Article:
Been working with some of our seniors on their college essays. Although my own school teachers did their best to dutifully cram Warriner’s Grammar and English Composition (1946) into my indifferent teenaged head, I pretty much went rogue once I was on the other side of the desk. (Today, I do keep a copy of Elements of Style – 1920 within arm’s reach.)
As the years went by, I kept noticing the same errors and flaws in my students’ papers. However, I could not always tell whether these were committed due to carelessness or lack of grammatical understanding. So, I came up with a three-part plan:
- Make a list of 18 (my lucky number) simple, straight-forward rules.
- Take whatever time necessary to ensure that all the students understand them.
- Enforce, enforce, enforce. (I got to the point with corrections where my red pen would simply put the rule number — e.g., #5… or #11 — next to the error.)
Once “lack of understanding” was eliminated as an excuse, it all came down to caring enough to do it right. The goal was not to turn out Pulitzer Prize winners so much as to establish a solid baseline starting point. Here they are.
1) and / but / or / so – Do not begin sentences with conjunctions. (It can be done. And — Oops! — once you’ve internalized these rules, we’ll show you how.)
2) their / there / they’re – They’re taking their sister to the store over there.
3) to / two / too – The two of them are too much to take.
4) Make sure singular and plural agree – e.g., Government or Society is an “it” not a “they.”
5) Phillips head – Use the right tool (i.e., word) for the job. Instead of vague words like bad, good, nice, thing… Use words like devious, thoughtful, kind, and aspect.
6) Dogs get “mad” – People get “angry”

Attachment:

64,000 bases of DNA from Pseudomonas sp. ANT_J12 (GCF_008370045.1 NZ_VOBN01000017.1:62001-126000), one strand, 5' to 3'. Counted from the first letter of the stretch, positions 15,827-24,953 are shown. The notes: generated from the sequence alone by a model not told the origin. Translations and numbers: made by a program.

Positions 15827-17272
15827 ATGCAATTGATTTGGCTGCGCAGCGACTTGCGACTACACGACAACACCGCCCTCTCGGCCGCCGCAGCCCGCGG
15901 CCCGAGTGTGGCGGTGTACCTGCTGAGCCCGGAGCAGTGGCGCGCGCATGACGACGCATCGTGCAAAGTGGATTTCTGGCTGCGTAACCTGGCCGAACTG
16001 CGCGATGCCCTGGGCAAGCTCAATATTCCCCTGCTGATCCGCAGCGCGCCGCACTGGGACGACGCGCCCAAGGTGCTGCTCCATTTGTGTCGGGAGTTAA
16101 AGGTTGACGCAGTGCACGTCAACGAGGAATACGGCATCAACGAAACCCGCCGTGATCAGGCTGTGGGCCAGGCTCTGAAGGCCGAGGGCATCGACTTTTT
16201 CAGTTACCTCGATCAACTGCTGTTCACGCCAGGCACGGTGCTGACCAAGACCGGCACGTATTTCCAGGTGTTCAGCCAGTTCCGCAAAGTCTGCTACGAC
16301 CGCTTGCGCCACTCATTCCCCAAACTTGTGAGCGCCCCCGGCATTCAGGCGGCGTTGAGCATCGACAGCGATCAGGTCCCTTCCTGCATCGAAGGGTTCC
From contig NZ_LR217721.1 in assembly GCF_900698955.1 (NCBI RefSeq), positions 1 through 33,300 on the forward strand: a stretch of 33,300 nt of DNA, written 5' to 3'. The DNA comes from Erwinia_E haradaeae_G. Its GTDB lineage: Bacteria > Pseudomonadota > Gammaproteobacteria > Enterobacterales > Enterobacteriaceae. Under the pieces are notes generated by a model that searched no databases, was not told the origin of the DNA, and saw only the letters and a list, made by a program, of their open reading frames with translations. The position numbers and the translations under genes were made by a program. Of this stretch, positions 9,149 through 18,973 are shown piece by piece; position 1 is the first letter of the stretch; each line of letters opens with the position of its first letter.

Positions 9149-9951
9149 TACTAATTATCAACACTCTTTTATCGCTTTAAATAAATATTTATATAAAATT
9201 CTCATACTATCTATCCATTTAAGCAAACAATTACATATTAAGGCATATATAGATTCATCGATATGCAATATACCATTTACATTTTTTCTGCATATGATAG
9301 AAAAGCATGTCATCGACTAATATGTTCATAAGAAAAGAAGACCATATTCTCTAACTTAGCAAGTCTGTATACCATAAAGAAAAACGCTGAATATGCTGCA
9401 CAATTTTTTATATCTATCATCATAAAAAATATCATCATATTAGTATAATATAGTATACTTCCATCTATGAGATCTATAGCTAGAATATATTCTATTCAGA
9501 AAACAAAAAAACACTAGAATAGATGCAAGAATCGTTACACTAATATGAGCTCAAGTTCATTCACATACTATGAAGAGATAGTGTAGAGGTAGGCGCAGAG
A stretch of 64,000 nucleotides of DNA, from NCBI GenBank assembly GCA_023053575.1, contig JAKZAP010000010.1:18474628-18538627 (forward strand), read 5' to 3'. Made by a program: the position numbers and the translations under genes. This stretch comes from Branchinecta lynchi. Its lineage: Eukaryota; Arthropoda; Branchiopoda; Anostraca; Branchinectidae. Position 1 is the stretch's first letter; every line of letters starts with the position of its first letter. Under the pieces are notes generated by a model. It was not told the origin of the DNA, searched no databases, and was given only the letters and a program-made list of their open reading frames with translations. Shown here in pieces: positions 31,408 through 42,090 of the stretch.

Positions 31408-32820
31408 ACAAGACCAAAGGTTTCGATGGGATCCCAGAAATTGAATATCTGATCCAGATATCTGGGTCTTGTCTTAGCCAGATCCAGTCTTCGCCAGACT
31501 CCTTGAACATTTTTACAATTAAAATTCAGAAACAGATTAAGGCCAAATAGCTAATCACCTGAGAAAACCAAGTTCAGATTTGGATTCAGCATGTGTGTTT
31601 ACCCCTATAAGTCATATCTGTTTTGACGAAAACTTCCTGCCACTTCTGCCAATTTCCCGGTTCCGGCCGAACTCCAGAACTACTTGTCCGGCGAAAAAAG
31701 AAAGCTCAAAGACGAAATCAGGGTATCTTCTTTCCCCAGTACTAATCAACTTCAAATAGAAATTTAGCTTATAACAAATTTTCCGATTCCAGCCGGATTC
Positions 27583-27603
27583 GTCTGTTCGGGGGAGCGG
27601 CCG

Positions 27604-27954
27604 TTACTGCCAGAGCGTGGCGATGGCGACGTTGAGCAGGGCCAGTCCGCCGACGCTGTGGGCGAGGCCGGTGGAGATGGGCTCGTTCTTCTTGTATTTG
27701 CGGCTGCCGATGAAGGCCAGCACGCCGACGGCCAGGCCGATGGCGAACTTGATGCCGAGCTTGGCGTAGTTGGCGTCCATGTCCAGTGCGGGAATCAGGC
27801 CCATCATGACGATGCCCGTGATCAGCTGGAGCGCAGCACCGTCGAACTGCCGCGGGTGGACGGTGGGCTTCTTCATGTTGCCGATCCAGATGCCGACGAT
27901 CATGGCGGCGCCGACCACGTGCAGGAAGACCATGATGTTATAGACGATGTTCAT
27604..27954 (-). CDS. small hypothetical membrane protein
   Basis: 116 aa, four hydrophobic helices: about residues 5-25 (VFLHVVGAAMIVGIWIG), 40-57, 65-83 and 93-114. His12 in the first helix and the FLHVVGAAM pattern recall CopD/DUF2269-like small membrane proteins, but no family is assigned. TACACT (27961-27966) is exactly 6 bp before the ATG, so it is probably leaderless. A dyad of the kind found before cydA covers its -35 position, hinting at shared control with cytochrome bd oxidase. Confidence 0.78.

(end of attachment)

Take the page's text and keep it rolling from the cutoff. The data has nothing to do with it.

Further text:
7) then & than – Than is only used in comparisons. “Ah, but I was so much younger then… I’m older than that now.” – Bob Dylan, by way of The Byrds)
8) Less is best – Say it don’t spray it. Try the least number of words to make your point.
9) N.A.S. (not a sentence) – Even though you may have placed a capital letter at the beginning and a period at the end, what you have written in between does not a sentence make.
10) Show possession properly – Understand apostrophes.
11) Don’t refer to yourself – Don’t refer to me (i.e., the reader).
12) its v. it’s can be tricky. (Use it’s only for “it is” – i.e., not to show possession)
13) where v. were – Get it right.
14) Avoid ending sentences w/ prepositions (“This is the type of arrant pedantry up with which I will not put.” – Winston Churchill)
15) Avoid slang: Putin totally blew off Obama.… Obama’s speech was off the hook.
16) Contrary to what your middle school English teacher told you, DON’T write as you speak. (Although we must speak in real time, we have time to think before we write. Therefore, we should always write better than we speak!)
17) Huh? (Translation: I, the reader, have no idea what you’re talking about. Do you?)
18) Check your hyperbole: “These verdicts are made by over-bearing, self-righteous, nosy elitist, super-sensitive morons.” (Actual sentence from a student’s paper)
Onward, Malcolm Gauld